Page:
Intro: How to Make a Portable Air Tank From a Broken Air Compressor
Hello everyone, in this particular tutorial I will be showing you how to repurpose this broken air compressor into a portable air tank, also known as an air pig. This little compressor is probably close to 10yrs old and unfortunately has seen better days. I did disassemble the air compressor to find the connecting rod for the piston on the pump had broken. Some models may have replacement parts available, other times you can purchase a new pump assembly or even just purchase another air compressor if you can find a great sale. However I already have a larger air compressor and instead of throwing this one way, I can repurpose it to a new use for only a few dollars. A new compressor would have been around $75 on sale for me vs a couple fitting (the rest of the material I had laying around) which was around $10.
- adjustable wrench
- teflon tape
- cleaning solvent
- brass wire brush
- old air compressor
- air gauges
- relief valve
- Schrader/sniffer valve
Step 1: Motor & Pump Removal
First we’ll start with disassembly, stripping this down to the bare tank so we known exactly what we need and how to go about it. Remove the four screws holding on the plastic motor and pump cover. Disassembly procedures will vary between air compressors and even if you just have an old air tank you’re reusing, you can use this tutorial as well. Remove the handle so the cover can be fully removed.
Once that cover is flipped over, the on/off switch and fuse needs to be disconnected, both use spade connectors. You can save the electronic components for a future project, the new air tank will no longer require them.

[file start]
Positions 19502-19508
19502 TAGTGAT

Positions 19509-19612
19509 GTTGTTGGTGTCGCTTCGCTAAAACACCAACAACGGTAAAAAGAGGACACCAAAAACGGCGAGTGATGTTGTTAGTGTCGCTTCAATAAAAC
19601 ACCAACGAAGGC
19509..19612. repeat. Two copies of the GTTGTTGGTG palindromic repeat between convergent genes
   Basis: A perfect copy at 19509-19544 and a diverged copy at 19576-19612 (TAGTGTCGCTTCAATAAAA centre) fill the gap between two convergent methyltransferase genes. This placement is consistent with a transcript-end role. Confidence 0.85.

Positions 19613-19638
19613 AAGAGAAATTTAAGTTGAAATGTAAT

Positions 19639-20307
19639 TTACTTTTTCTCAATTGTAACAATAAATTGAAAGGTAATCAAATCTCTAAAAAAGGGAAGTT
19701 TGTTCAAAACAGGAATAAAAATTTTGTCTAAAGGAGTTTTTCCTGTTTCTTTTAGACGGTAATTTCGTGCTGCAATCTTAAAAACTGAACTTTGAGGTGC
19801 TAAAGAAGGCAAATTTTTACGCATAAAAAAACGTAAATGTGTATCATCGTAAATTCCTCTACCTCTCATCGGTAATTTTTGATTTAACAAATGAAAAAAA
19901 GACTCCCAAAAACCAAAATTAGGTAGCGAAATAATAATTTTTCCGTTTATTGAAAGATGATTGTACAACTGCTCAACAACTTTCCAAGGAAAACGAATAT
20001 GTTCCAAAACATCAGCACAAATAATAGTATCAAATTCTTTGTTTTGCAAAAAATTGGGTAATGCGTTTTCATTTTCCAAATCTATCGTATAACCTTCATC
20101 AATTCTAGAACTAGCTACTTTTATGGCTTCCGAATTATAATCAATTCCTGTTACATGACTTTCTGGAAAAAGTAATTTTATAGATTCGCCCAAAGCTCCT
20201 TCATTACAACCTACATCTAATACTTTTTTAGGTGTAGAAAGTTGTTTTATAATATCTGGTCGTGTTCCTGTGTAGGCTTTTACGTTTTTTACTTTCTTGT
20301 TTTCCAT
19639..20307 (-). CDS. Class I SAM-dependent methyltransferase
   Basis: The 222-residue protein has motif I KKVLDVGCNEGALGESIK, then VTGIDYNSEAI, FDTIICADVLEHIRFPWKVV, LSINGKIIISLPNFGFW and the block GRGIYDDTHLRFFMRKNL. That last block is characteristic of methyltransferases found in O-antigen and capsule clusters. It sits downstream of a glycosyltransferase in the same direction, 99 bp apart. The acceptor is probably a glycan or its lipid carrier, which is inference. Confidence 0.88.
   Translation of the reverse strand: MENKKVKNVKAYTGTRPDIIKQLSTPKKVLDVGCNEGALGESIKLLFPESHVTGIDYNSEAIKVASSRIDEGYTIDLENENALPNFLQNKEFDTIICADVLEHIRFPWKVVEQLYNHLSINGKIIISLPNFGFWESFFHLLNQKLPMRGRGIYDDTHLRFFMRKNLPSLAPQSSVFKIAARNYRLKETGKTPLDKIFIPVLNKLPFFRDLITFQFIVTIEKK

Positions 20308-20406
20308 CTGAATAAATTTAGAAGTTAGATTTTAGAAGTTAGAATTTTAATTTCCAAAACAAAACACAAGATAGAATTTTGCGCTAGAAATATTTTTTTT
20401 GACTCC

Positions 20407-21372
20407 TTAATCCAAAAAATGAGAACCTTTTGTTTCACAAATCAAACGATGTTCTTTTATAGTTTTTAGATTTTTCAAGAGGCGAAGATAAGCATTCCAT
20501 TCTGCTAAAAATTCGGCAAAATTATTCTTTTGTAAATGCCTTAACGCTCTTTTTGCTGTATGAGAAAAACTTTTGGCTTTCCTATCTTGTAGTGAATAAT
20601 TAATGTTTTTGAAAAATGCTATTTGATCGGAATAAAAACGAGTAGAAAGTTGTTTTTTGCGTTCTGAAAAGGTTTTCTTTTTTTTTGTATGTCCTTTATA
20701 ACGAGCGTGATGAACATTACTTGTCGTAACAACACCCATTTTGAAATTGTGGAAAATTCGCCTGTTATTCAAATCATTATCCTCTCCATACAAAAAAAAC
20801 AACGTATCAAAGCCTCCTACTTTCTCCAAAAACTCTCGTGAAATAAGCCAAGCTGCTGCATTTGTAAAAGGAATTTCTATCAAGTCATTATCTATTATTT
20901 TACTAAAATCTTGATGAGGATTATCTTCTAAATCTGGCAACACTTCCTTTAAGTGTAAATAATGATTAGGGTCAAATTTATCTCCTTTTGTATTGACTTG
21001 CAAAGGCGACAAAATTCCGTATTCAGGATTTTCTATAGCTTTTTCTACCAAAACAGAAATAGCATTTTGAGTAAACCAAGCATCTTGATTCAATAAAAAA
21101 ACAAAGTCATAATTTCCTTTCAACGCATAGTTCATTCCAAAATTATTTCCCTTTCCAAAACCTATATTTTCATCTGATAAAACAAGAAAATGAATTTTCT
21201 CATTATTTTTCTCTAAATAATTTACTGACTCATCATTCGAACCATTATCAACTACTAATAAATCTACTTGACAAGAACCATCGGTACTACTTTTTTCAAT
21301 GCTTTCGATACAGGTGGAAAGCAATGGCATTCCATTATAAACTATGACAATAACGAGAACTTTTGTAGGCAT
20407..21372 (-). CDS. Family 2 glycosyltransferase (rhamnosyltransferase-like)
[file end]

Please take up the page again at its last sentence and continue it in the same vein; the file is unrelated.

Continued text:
To remove the steel line which supplies air to the tank from the pump, remove the line directly from the tank. If using an adjustable wrench, make sure it’s a better quality tool with tighter jaws as they can flex and damage the hex on a fastener or fitting.
Now for removing the motor assembly, there will be four phillips screws which holds this on the tank bracket. The disassembly process is fairly straight forward, no special tools are required and most of these old components will be thrown away. I may save the motor for another project.
As you can see in the photos, the connecting rod is broken for piston. Some of it has already been disassembled from previously when I thinking about repairing the actual pump. I could have possibly made a new connecting rod, but that could have been very time consuming.
Step 2: Breaking Down the Air Fitting & Preparation
Removing these fittings can be somewhat of a puzzle. When certain fittings are rotated, they may have interference with other components.
I will be reusing the old pressure relief valve, this is needed so we do not over pressurize the tank which can be safety hazard. These valves will have a rating, this one is rated at 115psi. Once the tank is pumped up over 115psi, the spring loaded valve will activate and release the excess pressure.
Various sized wrenches will be required to remove the old fittings and as long as they’re in good condition you can reuse them. Liquid thread sealant was used on some parts from factory, some fittings were reworked over the years and had a sealant called pipe dope.
Considering we have three connections in the tank, the largest connection will have the lowest restriction and used for the main air line hook up. The other two are the same size, one will be used to pump up the tank and I would like to reuse the regulator, so that will be for the third connection.
The paint is still in good shape on this tank, so no real need of repainting it.
Step 3: Installing the Schrader Valve
Installing the Schrader valve, also referred to as a sniffer valve which you can find in the plumbing section at your local hardware store. This one came with cap that removes the inner valve too.